The Massachusetts Workers’ Compensation Act continues to be the primary source for the payment of medical expenses incurred to treat a work related injury or condition provided that the treatment is reasonable, necessary and related to the claimed injury.
In response to rapidly increasing medical costs, the legislature enacted provisions to the Massachusetts Workers’ Compensation Act that created a medical management component with which all injured workers and their medical providers must comply. Before one seeks non-emergency medical care for a work related injury, the plan for treatment must undergo Utilization Review by an agent designated by the workers’ compensation insurance company paying benefits. The insurer is required to provide a card to the injured worker, which identifies the UR agent, and includes a toll free number to contact it.
The role of UR is limited to a determination of whether the proposed treatment is reasonable and necessary. Utilization Review does not address issues of the cause of an injury, but rather focuses upon whether the proposed treatment is appropriate under the circumstances. In many cases, Utilization Review is guided by a protocol for the care of a particular injury.
Most medical care of an injury is subject to UR. However, there is no requirement that an injured worker undergo Utilization Review for an office visit. UR is designed to address treatment plans, which include such care as diagnostic testing (MRI, CT Scan), physical therapy and chiropractic treatment, and surgery.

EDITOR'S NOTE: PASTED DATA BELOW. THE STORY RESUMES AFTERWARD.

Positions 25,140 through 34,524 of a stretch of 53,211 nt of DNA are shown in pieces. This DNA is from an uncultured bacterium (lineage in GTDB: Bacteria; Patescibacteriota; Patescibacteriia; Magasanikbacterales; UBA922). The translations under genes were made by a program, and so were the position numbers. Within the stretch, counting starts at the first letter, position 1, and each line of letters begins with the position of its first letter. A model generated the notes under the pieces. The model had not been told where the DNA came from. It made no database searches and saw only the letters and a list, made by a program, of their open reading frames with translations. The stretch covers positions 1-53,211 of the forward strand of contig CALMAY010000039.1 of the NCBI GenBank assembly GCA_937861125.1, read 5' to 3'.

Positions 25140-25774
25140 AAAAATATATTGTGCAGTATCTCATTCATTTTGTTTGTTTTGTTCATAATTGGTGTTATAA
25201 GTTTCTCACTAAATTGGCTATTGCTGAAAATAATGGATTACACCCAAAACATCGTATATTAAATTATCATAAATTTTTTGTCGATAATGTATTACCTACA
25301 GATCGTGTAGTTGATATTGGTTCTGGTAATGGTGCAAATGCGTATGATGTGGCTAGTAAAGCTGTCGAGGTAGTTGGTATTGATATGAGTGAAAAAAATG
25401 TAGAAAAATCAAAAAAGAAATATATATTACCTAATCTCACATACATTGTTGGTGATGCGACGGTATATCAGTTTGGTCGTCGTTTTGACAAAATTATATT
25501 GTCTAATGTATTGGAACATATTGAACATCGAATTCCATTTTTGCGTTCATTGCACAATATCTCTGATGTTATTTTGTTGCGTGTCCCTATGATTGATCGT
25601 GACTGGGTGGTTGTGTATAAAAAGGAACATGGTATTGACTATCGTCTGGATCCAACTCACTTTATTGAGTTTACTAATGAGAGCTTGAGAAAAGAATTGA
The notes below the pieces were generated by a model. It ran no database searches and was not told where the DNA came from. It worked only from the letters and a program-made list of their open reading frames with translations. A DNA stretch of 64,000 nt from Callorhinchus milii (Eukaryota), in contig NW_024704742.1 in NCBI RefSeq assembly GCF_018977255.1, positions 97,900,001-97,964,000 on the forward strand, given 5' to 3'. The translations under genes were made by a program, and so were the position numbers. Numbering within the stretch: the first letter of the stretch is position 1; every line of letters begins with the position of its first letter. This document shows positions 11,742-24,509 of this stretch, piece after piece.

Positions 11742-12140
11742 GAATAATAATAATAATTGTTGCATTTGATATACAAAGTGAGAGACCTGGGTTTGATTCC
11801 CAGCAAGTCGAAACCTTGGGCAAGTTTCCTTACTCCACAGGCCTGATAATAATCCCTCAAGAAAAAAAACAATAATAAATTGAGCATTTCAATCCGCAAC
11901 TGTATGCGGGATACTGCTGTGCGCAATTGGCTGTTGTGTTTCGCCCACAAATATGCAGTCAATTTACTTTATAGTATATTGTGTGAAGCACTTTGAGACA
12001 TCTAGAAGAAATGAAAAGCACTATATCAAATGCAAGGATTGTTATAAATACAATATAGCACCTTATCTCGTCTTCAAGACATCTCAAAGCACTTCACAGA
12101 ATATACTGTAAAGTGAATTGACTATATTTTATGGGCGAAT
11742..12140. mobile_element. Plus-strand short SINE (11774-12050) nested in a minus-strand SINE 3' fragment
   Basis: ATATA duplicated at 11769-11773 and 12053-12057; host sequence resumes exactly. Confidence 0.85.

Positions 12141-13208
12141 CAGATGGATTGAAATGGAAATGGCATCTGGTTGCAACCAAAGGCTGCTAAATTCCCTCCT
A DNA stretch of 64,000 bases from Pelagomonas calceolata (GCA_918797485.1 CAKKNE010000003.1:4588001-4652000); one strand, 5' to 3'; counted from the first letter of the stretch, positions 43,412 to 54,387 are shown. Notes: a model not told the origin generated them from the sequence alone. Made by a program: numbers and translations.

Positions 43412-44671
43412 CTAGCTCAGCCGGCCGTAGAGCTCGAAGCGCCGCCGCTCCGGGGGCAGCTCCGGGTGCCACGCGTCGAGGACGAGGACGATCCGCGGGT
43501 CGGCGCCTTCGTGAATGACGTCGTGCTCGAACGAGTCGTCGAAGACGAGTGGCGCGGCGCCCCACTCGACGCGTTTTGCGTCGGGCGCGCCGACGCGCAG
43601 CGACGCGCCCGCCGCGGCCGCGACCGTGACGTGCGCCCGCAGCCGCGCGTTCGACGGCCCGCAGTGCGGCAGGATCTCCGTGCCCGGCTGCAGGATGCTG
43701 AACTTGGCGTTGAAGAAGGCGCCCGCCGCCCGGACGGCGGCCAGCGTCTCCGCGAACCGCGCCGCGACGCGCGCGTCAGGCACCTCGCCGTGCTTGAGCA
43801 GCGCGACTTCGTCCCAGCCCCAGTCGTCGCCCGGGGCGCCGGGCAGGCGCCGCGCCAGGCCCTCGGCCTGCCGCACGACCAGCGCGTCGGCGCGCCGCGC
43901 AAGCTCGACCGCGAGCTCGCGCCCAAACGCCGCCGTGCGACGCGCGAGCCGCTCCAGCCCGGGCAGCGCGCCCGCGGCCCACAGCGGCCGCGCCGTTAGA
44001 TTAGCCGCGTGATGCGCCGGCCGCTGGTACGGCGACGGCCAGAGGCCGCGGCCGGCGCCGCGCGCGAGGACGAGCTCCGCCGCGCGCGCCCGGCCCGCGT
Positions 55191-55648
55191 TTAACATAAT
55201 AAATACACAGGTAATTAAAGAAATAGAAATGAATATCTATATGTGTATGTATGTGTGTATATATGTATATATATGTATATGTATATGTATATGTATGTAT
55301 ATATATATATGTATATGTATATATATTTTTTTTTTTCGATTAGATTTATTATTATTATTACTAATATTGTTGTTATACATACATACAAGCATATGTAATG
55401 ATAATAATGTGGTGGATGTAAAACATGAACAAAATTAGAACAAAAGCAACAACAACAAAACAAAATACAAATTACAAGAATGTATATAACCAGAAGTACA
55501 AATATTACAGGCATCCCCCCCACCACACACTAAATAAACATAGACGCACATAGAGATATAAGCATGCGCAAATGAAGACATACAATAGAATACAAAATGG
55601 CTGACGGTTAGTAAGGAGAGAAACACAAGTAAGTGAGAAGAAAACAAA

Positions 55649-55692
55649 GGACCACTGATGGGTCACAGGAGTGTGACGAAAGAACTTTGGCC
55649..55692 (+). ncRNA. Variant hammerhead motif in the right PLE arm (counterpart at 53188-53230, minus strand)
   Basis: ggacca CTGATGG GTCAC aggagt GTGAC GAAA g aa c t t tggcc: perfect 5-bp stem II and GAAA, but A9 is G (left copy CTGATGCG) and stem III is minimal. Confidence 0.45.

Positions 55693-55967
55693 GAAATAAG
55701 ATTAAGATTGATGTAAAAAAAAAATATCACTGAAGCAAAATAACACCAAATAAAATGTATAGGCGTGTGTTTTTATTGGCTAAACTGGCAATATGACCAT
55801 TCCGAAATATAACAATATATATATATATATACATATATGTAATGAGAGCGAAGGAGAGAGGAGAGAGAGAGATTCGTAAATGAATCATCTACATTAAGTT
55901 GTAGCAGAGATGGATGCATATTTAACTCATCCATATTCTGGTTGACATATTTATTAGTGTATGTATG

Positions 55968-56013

Generally, a medical provider submits a proposed course of treatment to a UR agent which reviews the proposed treatment plan to consider whether it is reasonable and necessary. If the proposed treatment is found to be appropriate, written approval is issued to the worker and the provider. This does not guarantee payment, however, as the plan is then submitted to the insurance adjuster who determines if the treatment, though reasonable and necessary, is related to the claimed industrial accident and resulting injury. If it is, then the employee is free to seek the care; if it is not approved by the adjuster, then a claim at the Department of Industrial Accidents must be filed in order to obtain the suggested care.
If the UR agent denies the request for treatment, then either the injured worker or the medical provider must appeal the adverse determination by calling the UR agent or by sending them a written request for an appeal. Under the regulations, a call is sufficient. The UR agent must then conduct a peer-to-peer review between the provider who proposed the treatment plan and a person who practices in the same field of medicine. If the peer assessment results in another denial, then the injured worker must file a claim with the Department of Industrial Accidents in order to have the workers’ compensation insurer pay for the proposed care. If the peer reviewer agrees that the treatment is reasonable and necessary, then the claim moves to an adjuster who conducts an inquiry into the causal relationship issue. Once again, if the adjuster determines that the treatment is for an injury not related to the industrial accident, a claim must be filed in order to secure treatment.
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